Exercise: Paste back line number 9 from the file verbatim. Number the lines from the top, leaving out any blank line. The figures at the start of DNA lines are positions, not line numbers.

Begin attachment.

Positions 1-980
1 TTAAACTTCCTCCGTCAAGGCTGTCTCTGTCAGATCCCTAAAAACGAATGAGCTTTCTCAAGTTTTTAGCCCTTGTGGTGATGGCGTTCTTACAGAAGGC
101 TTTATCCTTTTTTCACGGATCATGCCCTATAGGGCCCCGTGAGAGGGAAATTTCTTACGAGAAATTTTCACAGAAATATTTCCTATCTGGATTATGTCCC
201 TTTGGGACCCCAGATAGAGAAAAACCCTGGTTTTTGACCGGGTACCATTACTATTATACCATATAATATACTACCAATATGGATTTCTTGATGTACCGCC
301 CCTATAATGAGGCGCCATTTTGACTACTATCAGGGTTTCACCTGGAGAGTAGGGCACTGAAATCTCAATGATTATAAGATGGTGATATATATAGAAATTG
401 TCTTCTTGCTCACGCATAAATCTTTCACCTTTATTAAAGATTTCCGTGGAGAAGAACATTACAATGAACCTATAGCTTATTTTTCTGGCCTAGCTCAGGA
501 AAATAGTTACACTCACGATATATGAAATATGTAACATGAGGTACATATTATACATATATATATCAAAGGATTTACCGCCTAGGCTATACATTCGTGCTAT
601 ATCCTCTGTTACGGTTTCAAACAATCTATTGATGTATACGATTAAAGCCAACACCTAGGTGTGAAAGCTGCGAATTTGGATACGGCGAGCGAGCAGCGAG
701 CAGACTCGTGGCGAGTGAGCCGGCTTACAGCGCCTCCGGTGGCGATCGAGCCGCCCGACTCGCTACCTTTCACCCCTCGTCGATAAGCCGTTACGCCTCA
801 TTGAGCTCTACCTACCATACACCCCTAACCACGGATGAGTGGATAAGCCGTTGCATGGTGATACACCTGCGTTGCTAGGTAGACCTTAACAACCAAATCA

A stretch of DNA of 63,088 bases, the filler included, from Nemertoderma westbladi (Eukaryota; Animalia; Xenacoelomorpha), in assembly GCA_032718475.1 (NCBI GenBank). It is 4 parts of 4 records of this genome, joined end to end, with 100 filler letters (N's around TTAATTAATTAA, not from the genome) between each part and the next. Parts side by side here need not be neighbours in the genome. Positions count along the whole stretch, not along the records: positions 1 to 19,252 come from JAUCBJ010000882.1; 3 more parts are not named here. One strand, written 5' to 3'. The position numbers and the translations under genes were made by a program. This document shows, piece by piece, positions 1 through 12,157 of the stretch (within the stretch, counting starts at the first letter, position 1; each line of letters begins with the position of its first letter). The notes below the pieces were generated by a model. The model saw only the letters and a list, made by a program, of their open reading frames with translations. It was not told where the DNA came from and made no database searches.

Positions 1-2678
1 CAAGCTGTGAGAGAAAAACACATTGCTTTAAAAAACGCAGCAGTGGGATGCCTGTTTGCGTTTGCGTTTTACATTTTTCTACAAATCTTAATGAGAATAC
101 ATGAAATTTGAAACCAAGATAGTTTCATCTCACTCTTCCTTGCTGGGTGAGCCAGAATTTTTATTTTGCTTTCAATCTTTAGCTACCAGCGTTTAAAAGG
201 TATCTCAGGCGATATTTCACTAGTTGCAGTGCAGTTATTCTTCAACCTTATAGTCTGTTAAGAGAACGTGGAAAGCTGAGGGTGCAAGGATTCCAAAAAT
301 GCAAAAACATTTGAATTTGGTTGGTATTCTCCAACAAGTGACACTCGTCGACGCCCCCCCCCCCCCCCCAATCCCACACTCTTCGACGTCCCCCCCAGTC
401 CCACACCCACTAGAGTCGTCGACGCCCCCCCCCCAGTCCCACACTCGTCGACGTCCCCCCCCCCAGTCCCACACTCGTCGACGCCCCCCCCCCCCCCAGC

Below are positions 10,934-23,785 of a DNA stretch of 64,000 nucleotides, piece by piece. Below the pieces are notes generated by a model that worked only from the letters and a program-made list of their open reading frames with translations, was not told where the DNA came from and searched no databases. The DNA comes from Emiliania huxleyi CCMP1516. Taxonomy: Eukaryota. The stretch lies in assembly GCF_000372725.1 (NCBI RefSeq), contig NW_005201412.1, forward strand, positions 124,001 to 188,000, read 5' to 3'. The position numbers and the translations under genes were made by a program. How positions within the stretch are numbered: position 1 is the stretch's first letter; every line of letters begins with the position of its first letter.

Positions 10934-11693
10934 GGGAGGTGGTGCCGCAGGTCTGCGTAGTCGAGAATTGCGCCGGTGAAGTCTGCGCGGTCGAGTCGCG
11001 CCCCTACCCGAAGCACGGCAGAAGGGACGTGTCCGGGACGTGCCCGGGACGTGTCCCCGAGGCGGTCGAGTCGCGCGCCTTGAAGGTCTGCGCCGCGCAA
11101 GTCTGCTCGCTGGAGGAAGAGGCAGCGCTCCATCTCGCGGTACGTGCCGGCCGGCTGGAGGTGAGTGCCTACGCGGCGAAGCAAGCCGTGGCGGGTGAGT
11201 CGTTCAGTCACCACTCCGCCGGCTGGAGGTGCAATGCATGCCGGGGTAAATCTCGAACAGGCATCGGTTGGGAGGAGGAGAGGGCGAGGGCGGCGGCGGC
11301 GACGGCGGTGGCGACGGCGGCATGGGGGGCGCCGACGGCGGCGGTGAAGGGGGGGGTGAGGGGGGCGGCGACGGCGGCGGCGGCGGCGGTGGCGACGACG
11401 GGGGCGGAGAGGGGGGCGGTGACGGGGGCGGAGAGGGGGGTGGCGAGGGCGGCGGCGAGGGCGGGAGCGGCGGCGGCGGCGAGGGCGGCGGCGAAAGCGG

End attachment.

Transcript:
701 CAGACTCGTGGCGAGTGAGCCGGCTTACAGCGCCTCCGGTGGCGATCGAGCCGCCCGACTCGCTACCTTTCACCCCTCGTCGATAAGCCGTTACGCCTCA